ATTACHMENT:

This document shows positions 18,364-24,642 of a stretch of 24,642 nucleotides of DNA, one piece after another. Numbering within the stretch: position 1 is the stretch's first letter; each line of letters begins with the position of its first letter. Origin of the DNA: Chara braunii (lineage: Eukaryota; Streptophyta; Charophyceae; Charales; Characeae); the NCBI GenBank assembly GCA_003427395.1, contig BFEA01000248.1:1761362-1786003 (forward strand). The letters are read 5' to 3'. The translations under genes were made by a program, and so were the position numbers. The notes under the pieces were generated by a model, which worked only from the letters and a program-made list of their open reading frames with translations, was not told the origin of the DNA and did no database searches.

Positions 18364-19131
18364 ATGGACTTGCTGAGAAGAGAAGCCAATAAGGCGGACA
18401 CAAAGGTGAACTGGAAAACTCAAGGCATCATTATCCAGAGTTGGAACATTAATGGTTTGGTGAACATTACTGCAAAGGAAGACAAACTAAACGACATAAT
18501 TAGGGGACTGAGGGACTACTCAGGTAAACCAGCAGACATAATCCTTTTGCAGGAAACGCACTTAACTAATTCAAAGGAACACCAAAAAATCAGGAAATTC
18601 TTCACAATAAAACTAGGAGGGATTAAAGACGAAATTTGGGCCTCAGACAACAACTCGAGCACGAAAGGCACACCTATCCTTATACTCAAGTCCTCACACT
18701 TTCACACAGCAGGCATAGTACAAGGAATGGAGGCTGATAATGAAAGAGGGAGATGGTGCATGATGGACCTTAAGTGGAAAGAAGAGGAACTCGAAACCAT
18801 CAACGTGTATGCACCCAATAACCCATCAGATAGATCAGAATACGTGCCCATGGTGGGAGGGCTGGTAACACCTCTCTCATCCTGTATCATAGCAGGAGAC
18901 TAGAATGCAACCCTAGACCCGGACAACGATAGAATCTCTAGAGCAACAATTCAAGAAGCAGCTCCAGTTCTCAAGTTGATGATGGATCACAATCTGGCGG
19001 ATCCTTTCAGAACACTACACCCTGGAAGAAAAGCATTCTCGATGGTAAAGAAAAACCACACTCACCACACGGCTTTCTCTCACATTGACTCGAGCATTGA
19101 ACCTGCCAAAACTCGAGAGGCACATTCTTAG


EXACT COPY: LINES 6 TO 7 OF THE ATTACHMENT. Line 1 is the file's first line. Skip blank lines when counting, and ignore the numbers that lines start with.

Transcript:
18601 TTCACAATAAAACTAGGAGGGATTAAAGACGAAATTTGGGCCTCAGACAACAACTCGAGCACGAAAGGCACACCTATCCTTATACTCAAGTCCTCACACT
18701 TTCACACAGCAGGCATAGTACAAGGAATGGAGGCTGATAATGAAAGAGGGAGATGGTGCATGATGGACCTTAAGTGGAAAGAAGAGGAACTCGAAACCAT